“Listen to the content.” How to master editorial design, with designer & art director Chloe Scheffe
“I think of each issue of a magazine as a complete reading experience, and my role is to modulate that experience,” Chloe Scheffe tells us. As a Seattle-based independent designer and art director, working with words and pictures is her bread and butter. She’s produced layouts, illustrations, spreads, covers (you name it), and lent her talents to a diverse range of magazines and publishers – from the radical Verso and socialist feminist Lux, to the iconic Penguin Random House and the legendary New Yorker. As a certified editorial wizard, we were interested in finding out more about her approach, and what design insights she can share with us.
When an editorial designer begins a fresh project and the content has been handed over, how much creative flexibility do they have? To what extent does a publication’s content dictate the design route? Or is content adjusted to fit the design parameters? This, as Scheffe reveals, is largely down to the client and what their design approach is. “If the main visual idea centres on something abstract, like a colour or type palette,” Scheffe says, “the content is going to feel more systematic and consistent, with each layout falling into the design system.” She highlights the biannual magazine The Gentlewoman as an example. “It achieves its visual voice not through concept, but a collection of really specific colour, pattern, typeface, and typesetting choices working in tandem. There's a nice amount of variation there, but the content is still being expressed within the bounds of a clear system.”
The key challenge was to embed an idea from the story into the design.
There are plenty of cases where the central concept – and communicating it through design – will take charge. Scheffe recalls working with The New York Times Magazine as a notable example. Whilst the famed publication has a tight palette of typefaces, there’s no bounds on the colour palette, nor are there layout rules for openers which can vary depending on the tone and subject matter of the story. “When I was on that team,” Scheffe reflects, “the key challenge we gave ourselves was to embed an idea from the story into the design.”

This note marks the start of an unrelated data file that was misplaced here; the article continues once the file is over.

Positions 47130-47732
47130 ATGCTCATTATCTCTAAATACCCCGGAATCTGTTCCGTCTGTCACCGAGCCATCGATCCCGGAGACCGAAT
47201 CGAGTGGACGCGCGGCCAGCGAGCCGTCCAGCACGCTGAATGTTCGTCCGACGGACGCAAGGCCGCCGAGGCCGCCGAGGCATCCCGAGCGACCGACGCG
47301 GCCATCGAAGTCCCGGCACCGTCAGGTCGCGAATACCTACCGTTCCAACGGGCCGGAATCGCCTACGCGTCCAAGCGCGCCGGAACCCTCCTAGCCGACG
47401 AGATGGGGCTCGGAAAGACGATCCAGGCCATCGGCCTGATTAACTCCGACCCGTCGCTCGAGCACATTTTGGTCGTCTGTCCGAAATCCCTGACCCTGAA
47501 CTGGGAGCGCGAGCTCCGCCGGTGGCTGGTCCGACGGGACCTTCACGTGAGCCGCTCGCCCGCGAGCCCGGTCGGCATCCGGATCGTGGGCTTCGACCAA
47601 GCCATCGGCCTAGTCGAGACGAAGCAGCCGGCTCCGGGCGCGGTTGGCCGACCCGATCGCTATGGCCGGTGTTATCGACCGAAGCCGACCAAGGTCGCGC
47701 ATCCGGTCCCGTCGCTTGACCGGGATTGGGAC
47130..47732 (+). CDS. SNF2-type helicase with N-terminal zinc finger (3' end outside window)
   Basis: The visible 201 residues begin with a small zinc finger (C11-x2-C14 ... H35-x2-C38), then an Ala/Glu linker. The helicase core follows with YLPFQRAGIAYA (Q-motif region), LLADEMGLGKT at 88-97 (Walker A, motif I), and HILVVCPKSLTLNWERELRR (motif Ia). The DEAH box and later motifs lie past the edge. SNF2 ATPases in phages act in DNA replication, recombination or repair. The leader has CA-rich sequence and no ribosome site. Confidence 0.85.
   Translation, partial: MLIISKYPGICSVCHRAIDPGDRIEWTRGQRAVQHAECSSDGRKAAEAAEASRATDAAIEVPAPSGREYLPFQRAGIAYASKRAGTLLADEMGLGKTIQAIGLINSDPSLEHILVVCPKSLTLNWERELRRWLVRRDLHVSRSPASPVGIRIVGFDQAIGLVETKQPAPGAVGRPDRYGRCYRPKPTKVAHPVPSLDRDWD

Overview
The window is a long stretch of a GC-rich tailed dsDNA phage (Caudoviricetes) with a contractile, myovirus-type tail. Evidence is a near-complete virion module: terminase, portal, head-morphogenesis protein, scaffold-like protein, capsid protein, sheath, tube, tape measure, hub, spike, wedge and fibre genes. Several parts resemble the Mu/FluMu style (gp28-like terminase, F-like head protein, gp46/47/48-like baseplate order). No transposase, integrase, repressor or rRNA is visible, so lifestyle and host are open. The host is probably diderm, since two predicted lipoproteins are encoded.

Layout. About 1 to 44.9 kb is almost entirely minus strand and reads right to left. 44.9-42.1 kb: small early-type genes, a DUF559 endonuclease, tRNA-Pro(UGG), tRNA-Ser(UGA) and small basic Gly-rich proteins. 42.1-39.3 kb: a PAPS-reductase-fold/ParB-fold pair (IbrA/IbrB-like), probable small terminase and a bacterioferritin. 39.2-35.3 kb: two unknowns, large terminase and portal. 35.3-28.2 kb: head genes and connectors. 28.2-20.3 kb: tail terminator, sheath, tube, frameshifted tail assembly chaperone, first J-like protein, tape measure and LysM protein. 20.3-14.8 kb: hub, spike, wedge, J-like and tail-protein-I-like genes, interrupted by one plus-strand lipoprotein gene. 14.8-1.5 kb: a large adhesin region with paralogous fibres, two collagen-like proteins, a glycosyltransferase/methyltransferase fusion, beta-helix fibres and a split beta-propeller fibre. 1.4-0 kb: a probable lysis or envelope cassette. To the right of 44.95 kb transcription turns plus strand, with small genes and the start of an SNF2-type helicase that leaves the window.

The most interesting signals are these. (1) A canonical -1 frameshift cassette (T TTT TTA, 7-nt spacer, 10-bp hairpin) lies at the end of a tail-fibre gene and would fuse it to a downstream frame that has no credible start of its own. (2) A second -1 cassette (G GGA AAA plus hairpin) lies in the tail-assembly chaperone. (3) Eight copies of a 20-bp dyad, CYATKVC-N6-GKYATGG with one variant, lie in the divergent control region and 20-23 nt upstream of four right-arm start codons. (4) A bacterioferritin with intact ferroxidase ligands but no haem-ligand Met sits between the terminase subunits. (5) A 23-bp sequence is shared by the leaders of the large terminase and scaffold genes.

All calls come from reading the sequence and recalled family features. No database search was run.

The reader shouldn't get fatigued by the design.
And as Scheffe points out, even when you have tighter parameters to work with, designing a consistent layout doesn’t mean you have to sacrifice creativity. “The reader shouldn't get fatigued by the design because it's so intense, or bored of it because it takes no chances,” she emphasises. “I listen to the content.” For some pieces, this calls for an expressive and unconventional route. Other, more serious stories, may call for a more subdued direction. “Have a great system, and then break it at the right moments,” she says. “Be willing to revise, especially as more of the pages start to pull together. Balance is a moving target.”
Whatever the decided direction, there is one fundamental rule that is unshakeable for Scheffe: body copy needs to be legible. “It's a disservice to the reader if they're struggling to follow the writing across the page,” she points out. “Sometimes that means you can get away with a 7pt sans because it has a high x-height and open counters; others a 10pt serif because the page size of the magazine is larger or the text is sitting over a low-contrast background. The choices themselves vary, but the goal is the same.” This is aided by an intuitive layout – something that creates a natural reading experience whilst being visually interesting.
Beyond the practical purpose of her role, there’s plenty of fun to be had when finding ways to engage, educate, and entertain the reader. According to Scheffe, readers are happy to delve into a longer or more complex piece of text if it gives “a layout visual punch,” or successfully delivers on a conceptual level. That being said, the content must always come first. “I tend to push these rules right up to the line in service of beautiful layouts, especially in the sketch phase of the project, but ultimately I try to honour the fact that a magazine is first and foremost about content, not design,” she concludes.